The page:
The scene where Moon-gwang impersonates a North Korean newscaster is also impressive. You had already displayed exceptional performances in dialects before, notably in MAL·MO·E: The Secret Mission and A Taxi Driver (2017).
Someone told me that it sounds like a dialect even when I speak in Seoul accent. (laughs) I fundamentally have a lot of interest for languages. Besides, as I habitually play supporting roles, I often end up doing performances relying on the voice and the accents to create characters that have personality. I’m from Seoul, so it is very difficult for me to deliver dialogues in dialects. The scene in PARASITE where I impersonate a North Korean announcer is something that came from the idea, “What kind of games this couple would play in a bunker built to withstand an invasion of the North Korean army? Perhaps North Korean jokes?” I searched a lot of videos to use as reference for my acting, not only North Korean video material like clips of Korean Central Television’s presenter RI Chun-hee, but also excerpts of South Korean comedians faking North Korean presenters. Also, since this is a topic that can be sensitive, we filmed different versions of this scene. But after playing it, I felt all the sadness of such couple doing that kind of jokes. The scene triggered a burst of laughter during the screening at the Cannes Film Festival, but everything including this kind of reaction has probably been thoroughly thought out by BONG.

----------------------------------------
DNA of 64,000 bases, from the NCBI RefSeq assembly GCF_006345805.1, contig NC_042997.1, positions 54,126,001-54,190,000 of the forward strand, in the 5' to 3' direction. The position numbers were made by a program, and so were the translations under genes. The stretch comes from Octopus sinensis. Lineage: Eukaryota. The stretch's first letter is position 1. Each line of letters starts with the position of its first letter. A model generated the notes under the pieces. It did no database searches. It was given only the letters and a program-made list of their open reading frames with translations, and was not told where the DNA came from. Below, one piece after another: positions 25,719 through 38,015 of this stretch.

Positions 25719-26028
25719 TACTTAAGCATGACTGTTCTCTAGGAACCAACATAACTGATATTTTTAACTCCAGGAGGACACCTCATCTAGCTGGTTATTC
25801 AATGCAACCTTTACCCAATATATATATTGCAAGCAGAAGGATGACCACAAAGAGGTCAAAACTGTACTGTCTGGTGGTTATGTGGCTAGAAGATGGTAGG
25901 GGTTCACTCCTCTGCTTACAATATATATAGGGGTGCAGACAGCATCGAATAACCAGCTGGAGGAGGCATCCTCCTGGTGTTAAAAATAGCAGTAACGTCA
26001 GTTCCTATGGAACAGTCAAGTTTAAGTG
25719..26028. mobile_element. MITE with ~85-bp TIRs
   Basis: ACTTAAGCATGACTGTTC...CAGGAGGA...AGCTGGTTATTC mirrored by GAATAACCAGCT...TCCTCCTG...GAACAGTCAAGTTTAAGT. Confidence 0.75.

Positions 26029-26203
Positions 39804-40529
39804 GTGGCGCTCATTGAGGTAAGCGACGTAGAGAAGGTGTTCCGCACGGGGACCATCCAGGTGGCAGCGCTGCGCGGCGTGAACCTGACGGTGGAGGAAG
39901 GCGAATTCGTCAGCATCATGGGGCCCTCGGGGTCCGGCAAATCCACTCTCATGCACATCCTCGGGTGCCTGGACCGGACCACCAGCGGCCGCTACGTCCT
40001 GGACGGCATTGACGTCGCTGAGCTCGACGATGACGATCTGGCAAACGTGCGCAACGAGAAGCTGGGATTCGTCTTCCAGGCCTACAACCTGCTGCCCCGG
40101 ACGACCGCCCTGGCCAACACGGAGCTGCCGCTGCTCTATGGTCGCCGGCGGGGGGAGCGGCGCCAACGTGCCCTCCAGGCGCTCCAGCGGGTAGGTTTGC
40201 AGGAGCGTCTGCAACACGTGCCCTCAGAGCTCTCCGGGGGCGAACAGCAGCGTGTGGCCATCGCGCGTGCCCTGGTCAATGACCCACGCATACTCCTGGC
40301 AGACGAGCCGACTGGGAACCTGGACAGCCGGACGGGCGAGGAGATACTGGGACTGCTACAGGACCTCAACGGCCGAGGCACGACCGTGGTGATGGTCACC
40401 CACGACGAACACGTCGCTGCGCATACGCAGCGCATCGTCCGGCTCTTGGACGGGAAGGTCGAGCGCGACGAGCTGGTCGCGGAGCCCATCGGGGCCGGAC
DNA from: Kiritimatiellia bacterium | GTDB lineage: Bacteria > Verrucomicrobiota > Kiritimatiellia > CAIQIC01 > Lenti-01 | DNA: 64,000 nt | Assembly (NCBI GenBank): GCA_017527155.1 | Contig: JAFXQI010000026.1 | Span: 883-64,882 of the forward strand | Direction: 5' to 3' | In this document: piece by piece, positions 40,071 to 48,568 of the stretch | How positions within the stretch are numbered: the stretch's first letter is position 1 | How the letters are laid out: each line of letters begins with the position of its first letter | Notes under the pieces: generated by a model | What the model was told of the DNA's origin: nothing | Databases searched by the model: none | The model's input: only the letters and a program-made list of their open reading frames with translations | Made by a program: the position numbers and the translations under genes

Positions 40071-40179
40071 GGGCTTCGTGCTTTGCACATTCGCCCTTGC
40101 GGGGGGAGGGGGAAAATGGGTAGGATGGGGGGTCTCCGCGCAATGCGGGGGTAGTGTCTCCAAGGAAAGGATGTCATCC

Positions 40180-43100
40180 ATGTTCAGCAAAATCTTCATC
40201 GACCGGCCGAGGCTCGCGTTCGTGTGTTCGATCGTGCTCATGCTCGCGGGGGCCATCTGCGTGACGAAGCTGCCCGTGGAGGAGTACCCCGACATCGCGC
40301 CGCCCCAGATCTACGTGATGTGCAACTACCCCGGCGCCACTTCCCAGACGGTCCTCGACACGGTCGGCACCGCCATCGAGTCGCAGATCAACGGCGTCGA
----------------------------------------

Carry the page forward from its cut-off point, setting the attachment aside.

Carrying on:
Would you like your collaboration with BONG Joon-ho to continue?
We have known each other since Mother (2009), so for almost ten years, but we have never met in private. (laughs) As an actor, I am grateful for the roles he gives me, yet I believe that one of the things that get in the way of a creator’s potential is fixed members. I would like him to be free to meet different kinds of actors.


What kind of strengths do you think you have as an actor?
I don’t know if it’s because I majored in acting, but I am quick to understand how the character I’m given fits into the story. With movies, I consider what role my character must play in terms of structure when the audience has been immersed for an hour and a half. The point is that you could say I pay more attention to the comprehension of the overall story than to my part. Not being too passionate about my roles is, I think, my biggest strength.

What kind of roles would you like to try in the future? Do you have any desire for other strong characters following PARASITE?
I think actors depend in no small measures on the visual directors achieve. We may say in the heat of the moment that it is the actors who manage to create a certain emotion, but it is a totally different feeling according to the size of the screen. The image I have in this film is particularly strong, but I’m too cute a person to be playing powerful characters. Moreover, I would rather convey the image of familiarity. That’s why I think it is important to discuss it further. The kind of story it will tell and the kind of figure I will incarnate are what matters the most to me.

What are your goals as an actor?
I have recently filmed Yakiniku Dragon (2018) in Japan with KIM Sang-ho. Having experienced this, I thought about doing films and TV series in other languages. I felt a strange pleasure in experiencing an unfamiliar language and an unfamiliar environment. And so, the desire came to me to try to do more co-productions. Since I still have to work on Korean productions until next year, I think I may try to clear my schedule after that and study.